Wednesday, December 31, 2008

New Year

I thought I'd be so happy to see this year end. It was an awful year of pain and suffering and loss. I thought I'd be the first to cheer. But as the day grew closer, I realized I wasn't ready. I wasn't ready to move into a new year in which my Dad would never be. I'm not ready to let go of the last year he was in our lives. I'm not sure I'm ready to face a whole new year of milestones and events that will not include him. New house, my husband's possible promotions, my son's latest and greatest. A whole year full that he won't share.

I'm mere months away from the first anniversary of the whole saga. They found the tumor on St Patrick's Day. I can't believe we are so close to a year later. I'll be moving into my new house 6 months, almost to the day, of losing Dad. We were so excited to be moving closer to home. We were going to see so much more of my family, of Dad. My son was going to get to spend more time with Papa. When he got sick, they told us, a year, a year plus with treatment. We got three months. Mentally, I'm still in that year time frame. He should still be here. We were supposed to have more time.

So I'm not really ready for 2009. I don't feel much like celebrating. I'm hoping for a better 2009. This one didn't lack for love, but I'm hoping for more joy.

Monday, December 22, 2008

The Room is Spinning

I think I'm dealing with missing my Dad much the way I try to deal with having far too much to drink. I walk around trying to pretend that I'm fine, everything is okay. Nothing to see here. I don't like being vulnerable and I don't like making mistakes, so I move very carefully. But, eventually, I start to get overwhelmed. Like when you get to the point where you know, eventually, you're going to be sick. But you try to stave it off. You try to breathe through it. You try to distract yourself. Unfortunately, it is inevitable. You will be sick, you will start to cry. And in both cases, you are afraid to start because you know it is going to hurt, and you don't know if you are going to be able to stop. And you know that, if you don't feel better when you do, finally, stop, it is just going to happen again.

Friday, December 12, 2008

Theoretical Money

My husband is in charge of our investments. He likes money, he'd like to have more money. He also understands and enjoys reading a prospectus. Whereas my eyes glaze over three sentences in-and forget the charts. So I let him investigate, then he gives me the possible plans, pros and cons, and we make a decision.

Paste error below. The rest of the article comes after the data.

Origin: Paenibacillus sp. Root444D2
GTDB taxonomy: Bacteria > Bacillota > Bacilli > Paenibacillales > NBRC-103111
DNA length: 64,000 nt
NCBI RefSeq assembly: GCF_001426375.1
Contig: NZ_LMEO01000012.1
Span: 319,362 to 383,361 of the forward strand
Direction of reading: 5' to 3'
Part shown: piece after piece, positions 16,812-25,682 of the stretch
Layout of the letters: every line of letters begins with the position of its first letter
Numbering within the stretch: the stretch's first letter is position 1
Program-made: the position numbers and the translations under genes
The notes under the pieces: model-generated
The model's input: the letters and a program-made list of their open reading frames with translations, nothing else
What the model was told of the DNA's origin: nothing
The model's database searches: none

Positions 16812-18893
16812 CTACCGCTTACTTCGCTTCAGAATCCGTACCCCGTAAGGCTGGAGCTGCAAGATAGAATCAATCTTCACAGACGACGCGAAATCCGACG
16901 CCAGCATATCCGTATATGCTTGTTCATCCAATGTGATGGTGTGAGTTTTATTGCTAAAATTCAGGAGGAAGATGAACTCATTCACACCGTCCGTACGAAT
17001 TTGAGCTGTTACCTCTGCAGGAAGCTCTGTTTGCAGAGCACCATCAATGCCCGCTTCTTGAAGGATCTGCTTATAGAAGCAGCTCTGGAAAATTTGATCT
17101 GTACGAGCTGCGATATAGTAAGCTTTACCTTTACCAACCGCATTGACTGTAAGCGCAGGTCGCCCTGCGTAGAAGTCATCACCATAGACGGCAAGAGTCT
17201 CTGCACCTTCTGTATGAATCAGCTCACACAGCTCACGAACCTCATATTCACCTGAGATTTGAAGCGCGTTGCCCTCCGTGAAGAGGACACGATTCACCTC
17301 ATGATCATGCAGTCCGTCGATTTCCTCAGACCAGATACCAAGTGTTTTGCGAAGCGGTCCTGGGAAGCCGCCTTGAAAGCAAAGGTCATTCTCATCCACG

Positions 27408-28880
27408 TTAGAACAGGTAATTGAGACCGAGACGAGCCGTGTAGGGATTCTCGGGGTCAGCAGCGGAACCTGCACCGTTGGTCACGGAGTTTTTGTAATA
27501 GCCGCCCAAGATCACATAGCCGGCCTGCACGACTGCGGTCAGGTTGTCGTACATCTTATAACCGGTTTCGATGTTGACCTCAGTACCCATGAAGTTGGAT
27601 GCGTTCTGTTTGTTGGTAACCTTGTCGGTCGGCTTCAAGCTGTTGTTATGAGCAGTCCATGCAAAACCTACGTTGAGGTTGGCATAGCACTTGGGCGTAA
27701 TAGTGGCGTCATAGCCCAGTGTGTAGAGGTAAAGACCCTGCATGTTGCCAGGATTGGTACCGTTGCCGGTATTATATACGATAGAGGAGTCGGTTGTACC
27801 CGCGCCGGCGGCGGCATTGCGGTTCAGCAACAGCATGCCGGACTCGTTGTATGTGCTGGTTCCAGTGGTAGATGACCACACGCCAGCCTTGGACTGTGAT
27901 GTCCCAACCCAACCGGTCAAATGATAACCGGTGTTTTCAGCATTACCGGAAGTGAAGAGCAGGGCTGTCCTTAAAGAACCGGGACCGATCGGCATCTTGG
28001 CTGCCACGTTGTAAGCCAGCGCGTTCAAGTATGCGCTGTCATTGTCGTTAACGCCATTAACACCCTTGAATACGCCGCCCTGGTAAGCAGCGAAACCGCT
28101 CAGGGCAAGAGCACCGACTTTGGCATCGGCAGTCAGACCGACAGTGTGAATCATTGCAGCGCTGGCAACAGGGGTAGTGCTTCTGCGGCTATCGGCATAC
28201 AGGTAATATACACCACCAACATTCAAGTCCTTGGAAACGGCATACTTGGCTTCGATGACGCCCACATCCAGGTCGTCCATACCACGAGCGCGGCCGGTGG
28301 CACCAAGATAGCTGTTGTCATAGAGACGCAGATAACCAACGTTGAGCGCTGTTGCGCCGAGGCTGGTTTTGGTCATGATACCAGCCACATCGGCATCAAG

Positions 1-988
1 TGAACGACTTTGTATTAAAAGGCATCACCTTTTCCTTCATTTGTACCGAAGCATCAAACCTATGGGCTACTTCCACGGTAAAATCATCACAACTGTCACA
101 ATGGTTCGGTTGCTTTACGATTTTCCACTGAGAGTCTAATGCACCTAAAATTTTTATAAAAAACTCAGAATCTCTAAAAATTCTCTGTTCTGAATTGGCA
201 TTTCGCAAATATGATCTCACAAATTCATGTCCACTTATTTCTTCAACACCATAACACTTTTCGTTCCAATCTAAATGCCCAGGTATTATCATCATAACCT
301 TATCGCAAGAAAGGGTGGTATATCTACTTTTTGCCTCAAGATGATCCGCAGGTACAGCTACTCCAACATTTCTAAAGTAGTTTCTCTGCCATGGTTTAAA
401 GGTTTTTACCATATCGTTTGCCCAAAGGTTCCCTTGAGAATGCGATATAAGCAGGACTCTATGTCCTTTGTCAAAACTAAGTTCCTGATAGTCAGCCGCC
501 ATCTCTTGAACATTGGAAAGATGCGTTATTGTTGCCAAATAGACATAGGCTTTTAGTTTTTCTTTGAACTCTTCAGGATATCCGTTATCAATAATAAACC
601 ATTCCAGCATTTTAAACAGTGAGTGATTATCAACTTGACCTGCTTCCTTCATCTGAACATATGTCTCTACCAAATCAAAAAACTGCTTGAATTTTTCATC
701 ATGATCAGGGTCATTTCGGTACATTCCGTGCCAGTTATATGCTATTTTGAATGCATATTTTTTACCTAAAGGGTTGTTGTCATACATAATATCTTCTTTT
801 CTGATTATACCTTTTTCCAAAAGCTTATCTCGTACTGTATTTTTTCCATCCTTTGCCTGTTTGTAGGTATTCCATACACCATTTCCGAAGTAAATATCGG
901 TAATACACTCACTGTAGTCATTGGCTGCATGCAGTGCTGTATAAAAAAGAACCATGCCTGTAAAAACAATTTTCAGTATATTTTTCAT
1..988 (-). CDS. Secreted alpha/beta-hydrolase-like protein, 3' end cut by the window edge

A year or so ago, an opportunity presented itself in the form of a former military colleague. This was someone we considered a friend and we'd kept in general touch with him after he left the service. We have lots of common friends from our former station together and we were all currently living in the same area. This guy was now working for a venture capitalist and he had an opportunity for us and our friends to get in on the ground floor as a group (the guys actually basically formed up a trifecta) on a large investment that would normally be out of reach. The guys, who are admittedly more well-versed in finance than I, felt it was a great opportunity and a good risk. When my husband presented it to me he was enthusiastic. It was a significant amount of money for us, but it would come out of what we considered "investment accounts" and not our daily household operating money. I asked him, "What if we loose it all?" He told me that we would remake the amount of money into those accounts during his deployment with his extra pays (ie. hazardous duty pay). He thought it was a fairly safe calculated risk. I was a little nervous about mixing friendships and money, but I agreed and kept largely out of it.

Money changed hands and our trifecta was having trouble getting the documentation they wanted about where the money was and what their stake was. Then my husband deployed and my Dad got sick and I forgot all about it.

Fast forward to this October. Hubby and I both return home with a housekeeping list. He had been trying, throughout deployment, to get in touch with our friend and the main investment guy to get answers, to no avail. Once he was back in town, he teamed up with the other trifecta members and they began to push in concert. Now, as a side note, none of these men in the trifecta are the type of guys you would immediately describe as "easy-going", you'd be more likely to say they are great guys, "but..." and there would be a qualifier about anger management or not wanting to be on their bad side. So there was a long meeting and some pointed phone calls and threats of the activation of lawyers. And then there were more promises of paperwork and clarification. But they got nowhere. Money was not where it was supposed to be. They were invested with people who didn't know the money was from them, in other cases. Licenses were questioned. There was much confusion and unpleasantness.